Last year (Happy New Year everyone), I started a series of articles about the different subjects that should be covered during a supervision, you can find the previous articles here and here. Information about what should be included in a supervision doesn’t seem to be forthcoming from any of the usual sources, and that means settings are all doing it a bit differently. We thought it was about time to get some alignment.
This time, I will be discussing why I think peer observations (or the concept at least) should be part of a supervision. This is a topic I am very familiar with as I deliver a whole course about it (as well as writing this product!). But whether you are using our method, or one of your own devising, these are my thoughts on its inclusion…
Why should this be in Supervisions?
Peer observations are a fantastic development tool that are, I believe at least, under used in Early Years. They give an excellent opportunity to develop both strengths and weaknesses within your staff team with little input from outside the setting. If you like the idea of taking all the best bits of each staff member and then smooshing them all together to make a Perfect Practitioner, then you might just like the idea of sharing these skills via peer observation.
Supervisions give an excellent opportunity to work out which staff member should be observing which to get the most benefit. The feedback from the observation can then be the subject of the following supervision too, leading to some interesting and hopefully effective CPD.
What should be discussed?
When thinking about peer observations, we have to have a clear idea of the strengths and weaknesses of the whole staff team. Experienced managers with a stable team should have a good idea of what strengths and weaknesses they have around the setting, but otherwise you’re going to want to have some sort of analysis for your team to hand.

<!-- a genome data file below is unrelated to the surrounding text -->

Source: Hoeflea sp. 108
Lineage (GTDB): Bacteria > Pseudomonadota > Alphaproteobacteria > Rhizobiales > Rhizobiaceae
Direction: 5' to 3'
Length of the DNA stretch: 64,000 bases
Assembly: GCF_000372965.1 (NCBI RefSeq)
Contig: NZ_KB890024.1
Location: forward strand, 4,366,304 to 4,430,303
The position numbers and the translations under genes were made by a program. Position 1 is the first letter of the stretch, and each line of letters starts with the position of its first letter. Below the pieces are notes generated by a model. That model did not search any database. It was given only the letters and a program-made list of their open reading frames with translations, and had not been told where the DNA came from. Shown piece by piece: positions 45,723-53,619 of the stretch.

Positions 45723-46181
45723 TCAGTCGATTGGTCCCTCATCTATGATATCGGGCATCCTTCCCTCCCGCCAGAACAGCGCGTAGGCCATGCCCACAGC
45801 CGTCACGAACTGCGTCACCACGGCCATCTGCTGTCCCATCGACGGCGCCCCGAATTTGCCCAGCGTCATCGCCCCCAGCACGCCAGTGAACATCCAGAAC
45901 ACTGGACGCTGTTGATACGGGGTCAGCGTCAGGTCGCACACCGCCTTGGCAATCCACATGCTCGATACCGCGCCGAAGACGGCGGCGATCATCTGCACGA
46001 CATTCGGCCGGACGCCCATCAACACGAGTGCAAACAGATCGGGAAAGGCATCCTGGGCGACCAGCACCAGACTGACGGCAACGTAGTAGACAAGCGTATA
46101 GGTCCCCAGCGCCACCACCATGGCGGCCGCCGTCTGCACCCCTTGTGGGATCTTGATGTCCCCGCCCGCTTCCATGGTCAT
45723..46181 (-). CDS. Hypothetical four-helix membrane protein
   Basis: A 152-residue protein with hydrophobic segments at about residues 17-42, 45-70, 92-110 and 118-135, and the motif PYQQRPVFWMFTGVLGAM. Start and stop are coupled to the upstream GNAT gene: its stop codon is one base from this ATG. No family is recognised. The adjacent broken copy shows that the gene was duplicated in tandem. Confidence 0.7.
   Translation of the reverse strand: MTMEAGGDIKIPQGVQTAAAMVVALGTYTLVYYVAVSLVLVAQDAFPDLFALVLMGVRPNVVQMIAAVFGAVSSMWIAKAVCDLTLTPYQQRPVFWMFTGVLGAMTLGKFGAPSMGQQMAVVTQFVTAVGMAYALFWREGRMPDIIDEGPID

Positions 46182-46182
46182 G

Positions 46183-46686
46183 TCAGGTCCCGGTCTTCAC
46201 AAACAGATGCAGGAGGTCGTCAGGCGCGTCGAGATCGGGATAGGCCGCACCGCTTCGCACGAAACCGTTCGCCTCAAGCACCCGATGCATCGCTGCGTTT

Once you know where your strengths and weaknesses are, it just a case of creating some pairings that will move everyone forward – this is what will be discussed in supervisions in my eyes. Then the practitioner can aim to get in some peer observations (and therefore development) before their next supervision. During the follow-up supervision be sure have the practitioner tell you what they have changed as a consequence of the observation(s); don’t just expect them to have got better and move on to the next thing!
Let me know in the comments what you think I should be including in supervisions and writing about in the coming weeks. Don’t forget to look out for my other ideas for what to include in supervisions and if you are stuck on Peer Observations, then don’t be afraid to contact us if you would like some support.
About the author: Matt Stanford